Show simple item record

dc.contributor.authorReilly, Kim
dc.contributor.authorCullen, Eileen
dc.contributor.authorLola-Luz, Theodora
dc.contributor.authorStone, Dorothy
dc.contributor.authorValverde, Juan
dc.contributor.authorGaffney, Michael
dc.contributor.authorBrunton, Nigel
dc.contributor.authorGrant, Jim
dc.contributor.authorGriffiths, Bryan S
dc.date.accessioned2014-01-22T14:52:13Z
dc.date.available2014-01-22T14:52:13Z
dc.date.issued07/06/2013
dc.identifier.citationReilly, K., Cullen, E., Lola-Luz, T., Stone, D., Valverde, J., Gaffney, M., Brunton, N., Grant, J. and Griffiths, B. S. (2013), Effect of organic, conventional and mixed cultivation practices on soil microbial community structure and nematode abundance in a cultivated onion crop. J. Sci. Food Agric., 93: 3700–3709. doi: 10.1002/jsfa.6206en_GB
dc.identifier.issn0022-5142
dc.identifier.urihttp://hdl.handle.net/11019/516
dc.descriptionpre-print, non-peer-revieweden_GB
dc.description.abstractBACKGROUND: Responses of the soil microbial and nematode community to organic and conventional agricultural practices were studied using the Teagasc Kinsealy Systems Comparison trial as the experimental system. The trial is a long term field experiment which divides conventional and organic agriculture into component pest-control and soil treatment practices. We hypothesised that management practices would affect soil ecology and used community level physiological profiles (CLPP), microbial and nematode counts, and denaturing gradient gel electrophoresis (DGGE) to characterise soil microbial communities in plots used for onion (Allium cepa L.) cultivation. RESULTS: Microbial activity and culturable bacterial counts were significantly higher under fully organic management. Culturable fungi, actinomycete and nematode counts showed a consistent trend towards higher numbers under fully organic management but these data were not statistically significant. No differences were found in the fungal/bacterial ratio. DGGE banding patterns and sequencing of excised bands showed clear differences between treatments. Putative onion fungal pathogens were predominantly sequenced under conventional soil treatment practices whilst putative soil suppressive bacterial species were predominantly sequenced from the organic pest-control treatment plots. CONCLUSION: Organic management increased microbial activity and diversity. Sequence data was indicative of differences in functional groups and warrants further investigation.en_GB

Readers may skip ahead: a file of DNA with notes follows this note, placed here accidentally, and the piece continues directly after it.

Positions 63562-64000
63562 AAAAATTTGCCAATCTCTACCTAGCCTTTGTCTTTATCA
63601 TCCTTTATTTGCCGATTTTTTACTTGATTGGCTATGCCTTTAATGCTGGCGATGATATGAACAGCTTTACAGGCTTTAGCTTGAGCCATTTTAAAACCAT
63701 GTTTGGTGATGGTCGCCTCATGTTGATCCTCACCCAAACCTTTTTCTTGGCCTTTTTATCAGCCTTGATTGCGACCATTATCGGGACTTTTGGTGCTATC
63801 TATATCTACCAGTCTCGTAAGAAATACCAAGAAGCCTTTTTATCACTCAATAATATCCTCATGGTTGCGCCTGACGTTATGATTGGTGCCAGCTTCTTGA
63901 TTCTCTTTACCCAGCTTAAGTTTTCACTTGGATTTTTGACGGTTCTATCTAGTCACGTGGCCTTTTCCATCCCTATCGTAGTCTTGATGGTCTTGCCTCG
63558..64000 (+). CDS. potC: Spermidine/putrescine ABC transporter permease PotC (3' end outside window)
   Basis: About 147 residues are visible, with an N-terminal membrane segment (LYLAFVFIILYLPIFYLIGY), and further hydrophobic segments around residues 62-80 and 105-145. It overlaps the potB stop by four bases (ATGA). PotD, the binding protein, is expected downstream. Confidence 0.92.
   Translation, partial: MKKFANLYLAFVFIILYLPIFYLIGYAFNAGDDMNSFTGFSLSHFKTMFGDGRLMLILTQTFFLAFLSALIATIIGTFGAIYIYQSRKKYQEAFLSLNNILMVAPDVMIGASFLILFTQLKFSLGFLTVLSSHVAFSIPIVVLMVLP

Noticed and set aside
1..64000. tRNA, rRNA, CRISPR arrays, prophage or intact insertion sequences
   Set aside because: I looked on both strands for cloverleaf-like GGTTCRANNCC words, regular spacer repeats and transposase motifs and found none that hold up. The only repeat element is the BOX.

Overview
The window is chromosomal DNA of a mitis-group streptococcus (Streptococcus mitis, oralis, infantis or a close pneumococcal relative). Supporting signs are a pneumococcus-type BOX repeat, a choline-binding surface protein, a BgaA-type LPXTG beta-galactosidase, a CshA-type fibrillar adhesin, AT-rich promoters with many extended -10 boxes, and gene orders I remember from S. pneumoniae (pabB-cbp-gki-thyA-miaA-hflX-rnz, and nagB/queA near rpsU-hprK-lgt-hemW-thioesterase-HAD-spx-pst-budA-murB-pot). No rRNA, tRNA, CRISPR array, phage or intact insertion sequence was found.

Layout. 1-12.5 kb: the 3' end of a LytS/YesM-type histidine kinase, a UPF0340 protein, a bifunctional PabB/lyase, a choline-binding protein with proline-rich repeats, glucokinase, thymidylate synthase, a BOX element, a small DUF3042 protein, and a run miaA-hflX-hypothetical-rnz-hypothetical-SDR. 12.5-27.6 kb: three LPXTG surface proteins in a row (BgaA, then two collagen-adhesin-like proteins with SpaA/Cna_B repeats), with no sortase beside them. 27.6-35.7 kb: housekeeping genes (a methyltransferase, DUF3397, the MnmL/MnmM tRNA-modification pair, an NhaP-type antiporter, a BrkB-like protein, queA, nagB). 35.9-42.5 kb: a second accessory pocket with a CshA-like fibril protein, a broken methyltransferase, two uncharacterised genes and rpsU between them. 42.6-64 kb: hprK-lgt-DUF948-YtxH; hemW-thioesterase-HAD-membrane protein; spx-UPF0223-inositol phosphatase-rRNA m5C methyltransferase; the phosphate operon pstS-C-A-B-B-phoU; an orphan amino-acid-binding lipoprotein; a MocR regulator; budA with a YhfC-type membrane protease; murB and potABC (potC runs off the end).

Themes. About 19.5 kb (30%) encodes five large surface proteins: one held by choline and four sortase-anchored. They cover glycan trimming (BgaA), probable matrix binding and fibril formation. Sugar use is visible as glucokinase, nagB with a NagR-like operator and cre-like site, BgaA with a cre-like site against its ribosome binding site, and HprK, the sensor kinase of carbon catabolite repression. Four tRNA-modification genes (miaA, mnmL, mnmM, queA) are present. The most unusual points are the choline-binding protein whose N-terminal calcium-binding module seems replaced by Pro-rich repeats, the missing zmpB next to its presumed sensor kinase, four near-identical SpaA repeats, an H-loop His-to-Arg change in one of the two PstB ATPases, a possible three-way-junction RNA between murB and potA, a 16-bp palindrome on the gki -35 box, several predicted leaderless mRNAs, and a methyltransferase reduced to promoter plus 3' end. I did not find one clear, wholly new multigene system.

dc.description.sponsorshipIrish Research Council for Science, Engineering and Technology
dc.description.sponsorshipOGT
dc.description.sponsorshipThe Irish Department of Agriculture, Fisheries and Food (FIRM 06/NITARFC6) is gratefully acknowledged for financial support. TLL thanks IRCSET and OGT for financial support.en_GB
dc.language.isoenen_GB
dc.publisherWileyen_GB
dc.relation.ispartofseriesJournal of the Science of Food and Agriculture;vol 93
dc.subjectBiolog Eco-platesen_GB
dc.subjectMicrobial diversityen_GB
dc.subjectCommunity level physiological profileen_GB
dc.subjectDenaturing gradient gel electrophoresisen_GB
dc.subjectOrganic agricultureen_GB
dc.titleEffect of organic, conventional and mixed cultivation practices on soil microbial community structure and nematode abundance in a cultivated onion cropen_GB
dc.typeArticleen_GB
dc.identifier.rmisNFBY-0106-5864
dc.identifier.doihttp://dx.doi.org/10.1002/jsfa.6206
dc.contributor.sponsorDepartment of Agriculture, Food and the Marine, Ireland
dc.contributor.sponsorGrantNumber06/NITARFC6
refterms.dateFOA2018-01-12T07:55:38Z


Files in this item

Thumbnail
Name:
Reilly et al 2013 preprint.pdf
Size:
371.9Kb
Format:
PDF

This item appears in the following Collection(s)

Show simple item record